The Department of Canadian Heritage (PCH) and its Portfolio organizations play a vital role in the cultural, civic and economic life of Canadians. Our policies and programs promote an environment where Canadians can experience dynamic cultural expressions, celebrate our history and heritage and build strong communities. The Department invests in the future by supporting the arts, our official and indigenous languages and our athletes and the sport system.
1.2. Basis of presentation
This third quarterly financial report has been prepared by management using an expenditure basis of accounting. The accompanying Statement of Authorities includes the department’s spending authorities granted by Parliament, and those used by the department consistent with the Main Estimates, Budget Implementation Vote items and Supplementary Estimates approved as of December 31, 2019 for the 2019-20 fiscal year.
The authority of Parliament is required before money can be spent by the Government. Approvals are given in the form of annually approved limits through appropriation acts, or through legislation in the form of statutory spending authority for specific purposes.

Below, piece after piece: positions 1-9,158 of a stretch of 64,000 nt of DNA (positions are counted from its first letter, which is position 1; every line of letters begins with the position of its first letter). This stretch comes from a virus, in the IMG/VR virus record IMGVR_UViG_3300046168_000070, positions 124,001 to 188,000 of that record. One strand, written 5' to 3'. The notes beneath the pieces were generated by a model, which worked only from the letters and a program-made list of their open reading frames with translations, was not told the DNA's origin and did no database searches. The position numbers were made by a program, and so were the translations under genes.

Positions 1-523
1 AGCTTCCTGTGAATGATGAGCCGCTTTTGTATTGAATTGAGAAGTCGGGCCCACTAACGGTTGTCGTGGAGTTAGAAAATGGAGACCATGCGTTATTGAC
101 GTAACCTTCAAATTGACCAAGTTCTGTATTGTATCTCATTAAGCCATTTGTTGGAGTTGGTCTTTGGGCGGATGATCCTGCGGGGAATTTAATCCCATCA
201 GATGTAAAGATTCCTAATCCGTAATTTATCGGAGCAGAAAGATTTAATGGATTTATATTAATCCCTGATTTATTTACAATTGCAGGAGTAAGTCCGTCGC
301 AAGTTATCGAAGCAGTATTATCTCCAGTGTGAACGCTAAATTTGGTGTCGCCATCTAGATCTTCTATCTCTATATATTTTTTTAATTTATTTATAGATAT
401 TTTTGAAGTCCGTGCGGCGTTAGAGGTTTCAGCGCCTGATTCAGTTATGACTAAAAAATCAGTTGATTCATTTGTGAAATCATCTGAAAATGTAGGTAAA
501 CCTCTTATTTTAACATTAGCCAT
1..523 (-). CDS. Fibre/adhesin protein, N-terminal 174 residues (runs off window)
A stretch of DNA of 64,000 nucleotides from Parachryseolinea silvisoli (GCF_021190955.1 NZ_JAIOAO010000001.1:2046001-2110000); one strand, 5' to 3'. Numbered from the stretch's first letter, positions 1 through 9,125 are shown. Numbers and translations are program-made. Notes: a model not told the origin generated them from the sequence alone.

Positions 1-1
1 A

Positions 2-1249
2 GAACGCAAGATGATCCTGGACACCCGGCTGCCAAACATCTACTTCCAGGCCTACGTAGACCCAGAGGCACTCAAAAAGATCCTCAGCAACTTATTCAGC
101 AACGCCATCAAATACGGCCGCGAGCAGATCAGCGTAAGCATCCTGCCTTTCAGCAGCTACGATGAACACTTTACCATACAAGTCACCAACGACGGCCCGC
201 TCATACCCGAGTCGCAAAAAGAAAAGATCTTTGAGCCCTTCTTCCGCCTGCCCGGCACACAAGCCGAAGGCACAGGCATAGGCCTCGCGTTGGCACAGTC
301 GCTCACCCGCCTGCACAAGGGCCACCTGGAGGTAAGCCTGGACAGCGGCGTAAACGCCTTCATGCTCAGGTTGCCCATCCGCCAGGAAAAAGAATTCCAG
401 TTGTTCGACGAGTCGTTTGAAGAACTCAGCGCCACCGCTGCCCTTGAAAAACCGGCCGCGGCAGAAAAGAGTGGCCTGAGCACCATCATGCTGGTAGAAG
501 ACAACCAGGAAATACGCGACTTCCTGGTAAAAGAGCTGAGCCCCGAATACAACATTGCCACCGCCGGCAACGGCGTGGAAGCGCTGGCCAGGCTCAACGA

PCH uses the full accrual method of accounting to prepare and present its annual departmental financial statements that are part of the departmental results reporting process. However, the spending authorities voted by Parliament remain on an expenditure basis.
1.3. Canadian Heritage financial structure
PCH has a financial structure composed of voted budgetary authorities that include Vote 1 – Operating expenditures and Vote 5 – Grants and Contributions, and Statutory authorities which are composed of contributions to employee benefits plans, Ministers’ Salary and motor car allowances and Statutory Payments for Lieutenant Governors.